B.B. Ghose, J.
1. This is an appeal on behalf of the defendants against the order of the District Judge reversing the decision of the Subordinate Judge and remanding the case for trial on the merits. The plaintiffs brought the suit for declaration of their title to a certain property. The defendants had obtained a decree against their father Bhairab Mal with regard to this very property and after the death of Bhairab executed that decree as against the plaintiffs on the ground that the plaintiffs obtained the property as the legal representatives of their father. In execution of the decree the defendants obtained possession of the property in suit as against the plaintiffs. The plaintiffs now bring this suit for declaration of their title to the property as against the defendants on the allegation that the property did not belong to their father and they never took possession of the property as the legal representatives of their lather, but that they inherited the property from their maternal grandfather one Maniram Bhakta and were entitled to possession in their independent right and not through their father. The Subordinate Judge held that this is a matter which the plaintiffs ought to have urged in the execution proceedings, as a matter falling under Section 47, Civil Procedure Code. In that view he held that the present suit was barred as the suit could not be considered under the circumstances of this case as a proceeding under Section 47(2), Civil Procedure Code. In that view he dismissed the suit. On appeal the learned District Judge held that the matter did not fall within Section 47, Civil Procedure Code, as the plaintiffs really wanted to attack the decree that was passed against their father Bhairab Mal and that could only be done by a separate suit and not under Section 47, Civil Procedure Code, in execution of the decree. As a matter of fact the plaintiffs did not attack the decree itself and the decree as against Bhairab was good as it was made. The reason why the learned District Judge has held that the plaintiffs wanted to go behind the decree was this, that Bhairab in the previous litigation claimed to have purchased this property from the widow of Maniram’s brother Becharam, This title he failed to substantiate and the defendants succeeded in obtaining a decree against Bhairab with regard to this property. Now in this suit the plaintiffs want to allege that the property did not originally belong to Becharam but to Maniram their maternal grandfather thereby attacking the reasoning of the Court in making the decree as against Bhairab in the previous suit. This is not going against the decree of the Court as made against Bhairab.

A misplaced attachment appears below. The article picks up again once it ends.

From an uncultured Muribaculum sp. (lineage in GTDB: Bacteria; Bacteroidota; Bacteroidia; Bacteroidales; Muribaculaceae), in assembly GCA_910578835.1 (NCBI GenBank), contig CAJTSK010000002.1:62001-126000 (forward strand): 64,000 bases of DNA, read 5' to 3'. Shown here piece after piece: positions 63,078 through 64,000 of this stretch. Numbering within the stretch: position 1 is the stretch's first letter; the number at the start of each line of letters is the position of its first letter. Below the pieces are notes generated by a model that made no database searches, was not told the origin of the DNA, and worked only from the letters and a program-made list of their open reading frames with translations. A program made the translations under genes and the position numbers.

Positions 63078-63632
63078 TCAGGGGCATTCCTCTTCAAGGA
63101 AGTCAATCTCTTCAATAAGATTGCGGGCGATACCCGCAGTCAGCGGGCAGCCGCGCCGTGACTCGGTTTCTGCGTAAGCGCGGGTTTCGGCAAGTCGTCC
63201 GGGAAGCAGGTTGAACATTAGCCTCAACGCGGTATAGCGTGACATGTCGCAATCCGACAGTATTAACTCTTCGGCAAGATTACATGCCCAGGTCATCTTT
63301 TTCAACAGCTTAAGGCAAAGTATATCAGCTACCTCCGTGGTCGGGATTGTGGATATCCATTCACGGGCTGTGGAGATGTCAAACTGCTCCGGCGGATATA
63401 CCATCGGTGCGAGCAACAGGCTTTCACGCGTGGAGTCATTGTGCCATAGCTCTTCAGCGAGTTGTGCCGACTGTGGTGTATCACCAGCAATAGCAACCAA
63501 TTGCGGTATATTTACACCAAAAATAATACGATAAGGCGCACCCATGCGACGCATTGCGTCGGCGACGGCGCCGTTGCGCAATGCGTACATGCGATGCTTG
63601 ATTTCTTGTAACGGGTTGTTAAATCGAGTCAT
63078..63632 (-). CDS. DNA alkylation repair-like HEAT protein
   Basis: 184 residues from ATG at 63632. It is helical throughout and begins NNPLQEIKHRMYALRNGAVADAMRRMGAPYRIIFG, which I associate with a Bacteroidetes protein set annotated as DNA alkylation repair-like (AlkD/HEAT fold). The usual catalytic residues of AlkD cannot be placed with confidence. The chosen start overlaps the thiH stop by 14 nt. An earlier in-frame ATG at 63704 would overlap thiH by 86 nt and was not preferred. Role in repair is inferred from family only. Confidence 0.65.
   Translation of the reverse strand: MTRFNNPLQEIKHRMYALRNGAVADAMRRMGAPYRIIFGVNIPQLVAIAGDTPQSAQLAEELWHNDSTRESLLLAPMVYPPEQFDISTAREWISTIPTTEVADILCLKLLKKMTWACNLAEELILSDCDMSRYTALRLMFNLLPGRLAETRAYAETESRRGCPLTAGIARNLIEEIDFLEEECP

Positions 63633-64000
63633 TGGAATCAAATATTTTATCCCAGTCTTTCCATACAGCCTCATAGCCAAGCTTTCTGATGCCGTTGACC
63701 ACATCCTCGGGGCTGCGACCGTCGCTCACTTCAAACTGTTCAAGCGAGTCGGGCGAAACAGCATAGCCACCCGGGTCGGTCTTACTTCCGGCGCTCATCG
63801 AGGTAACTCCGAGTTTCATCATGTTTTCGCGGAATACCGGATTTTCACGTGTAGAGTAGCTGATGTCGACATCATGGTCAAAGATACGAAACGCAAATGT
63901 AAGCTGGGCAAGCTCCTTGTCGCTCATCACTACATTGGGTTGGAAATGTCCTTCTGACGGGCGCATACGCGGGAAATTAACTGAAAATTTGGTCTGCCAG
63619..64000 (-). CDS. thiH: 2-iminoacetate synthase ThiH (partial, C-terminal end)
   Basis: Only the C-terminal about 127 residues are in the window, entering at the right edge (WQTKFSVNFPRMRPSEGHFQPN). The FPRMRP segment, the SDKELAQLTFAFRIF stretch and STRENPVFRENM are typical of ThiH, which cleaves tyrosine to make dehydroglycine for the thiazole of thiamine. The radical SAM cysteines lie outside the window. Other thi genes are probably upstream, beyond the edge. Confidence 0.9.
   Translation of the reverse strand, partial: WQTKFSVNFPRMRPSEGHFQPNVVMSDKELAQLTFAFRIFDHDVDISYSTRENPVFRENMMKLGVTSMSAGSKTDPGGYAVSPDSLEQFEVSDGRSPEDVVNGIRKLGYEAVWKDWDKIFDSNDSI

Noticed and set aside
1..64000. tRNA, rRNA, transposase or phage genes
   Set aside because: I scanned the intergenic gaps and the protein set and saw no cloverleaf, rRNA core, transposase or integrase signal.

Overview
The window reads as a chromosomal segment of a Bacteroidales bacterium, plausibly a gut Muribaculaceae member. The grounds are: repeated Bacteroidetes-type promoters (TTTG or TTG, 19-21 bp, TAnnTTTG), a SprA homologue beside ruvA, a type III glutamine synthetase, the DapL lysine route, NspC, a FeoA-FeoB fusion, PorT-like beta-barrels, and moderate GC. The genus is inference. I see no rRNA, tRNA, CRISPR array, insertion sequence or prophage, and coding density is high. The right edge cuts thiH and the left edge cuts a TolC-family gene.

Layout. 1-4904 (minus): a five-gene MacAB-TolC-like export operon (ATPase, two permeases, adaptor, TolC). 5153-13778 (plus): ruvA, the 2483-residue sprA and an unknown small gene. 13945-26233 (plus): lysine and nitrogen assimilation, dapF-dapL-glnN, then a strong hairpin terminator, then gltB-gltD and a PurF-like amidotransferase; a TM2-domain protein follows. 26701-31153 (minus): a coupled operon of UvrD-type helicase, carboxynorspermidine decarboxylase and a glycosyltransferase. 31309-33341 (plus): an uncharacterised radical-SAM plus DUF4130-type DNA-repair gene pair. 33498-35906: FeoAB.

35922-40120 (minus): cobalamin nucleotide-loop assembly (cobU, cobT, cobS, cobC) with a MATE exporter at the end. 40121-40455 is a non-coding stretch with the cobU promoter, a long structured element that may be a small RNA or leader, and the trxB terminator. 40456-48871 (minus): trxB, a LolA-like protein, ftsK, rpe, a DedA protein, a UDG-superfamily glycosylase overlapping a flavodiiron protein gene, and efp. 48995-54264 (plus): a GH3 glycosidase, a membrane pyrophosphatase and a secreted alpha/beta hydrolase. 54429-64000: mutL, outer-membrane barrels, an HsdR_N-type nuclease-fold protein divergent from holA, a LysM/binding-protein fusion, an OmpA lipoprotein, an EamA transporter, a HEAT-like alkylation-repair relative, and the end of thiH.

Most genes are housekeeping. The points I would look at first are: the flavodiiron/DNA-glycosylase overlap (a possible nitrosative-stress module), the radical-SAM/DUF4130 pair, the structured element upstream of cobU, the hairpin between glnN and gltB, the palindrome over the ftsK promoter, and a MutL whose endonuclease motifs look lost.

2. The question, therefore, remains whether the plaintiffs could have taken the plea under Section 47, Civil Procedure Code, that the disputed property which was in their hands and of which the defendants desired to take possession in execution of the decree against their father was the plaintiffs’ own property derived through their maternal grandfather and not obtained through their father. The question appears to me to have bean settled by the Full Bench case of Punchanun Bundopadhya v. Rabia Bibi 17 C. 711.(F.B.). The Subordinate Judge was correctly referred to the principle when he says: ‘When the judgment debtor or the representative impleaded in the execution proceedings claims a right in the property on his own behalf though under different right Section 47 applies but when he claims it as the property of another person on behalf of that other person Order XXI, Rule 58 applies.” The statement, in the latter part of the judgment is supported by the Full Bench case of Kartick Chandra Ghosh v. Ashutosh Dhara 12 Ind. Cas. 168 : 39 C. 298 : 14 C.L.J. 425 : 16 C.W.N. 26 which is a case converse to that of Punchanun Bandopadhya v. Rabia Bibi 17 C. 711.(F.B.). Upon this principle the present suit is not maintainable. We have gone through the plaint in order to discover whether the plaintiffs desired to set aside the original decree on any ground of fraud But there is no such allegation. The plaintiffs only asserted their own independent title derived from their maternal grandfather. Under the circumstances, in my judgment, the Subordinate Judge was right in his conclusion and the appeal is, therefore, allowed. The order of the District Judge is set aside and the decree of the Subordinate Judge restored with costs in this Court as well as in the lower Appellate Court. The hearing-fee is assessed at five gold mohurs.
2. I agree.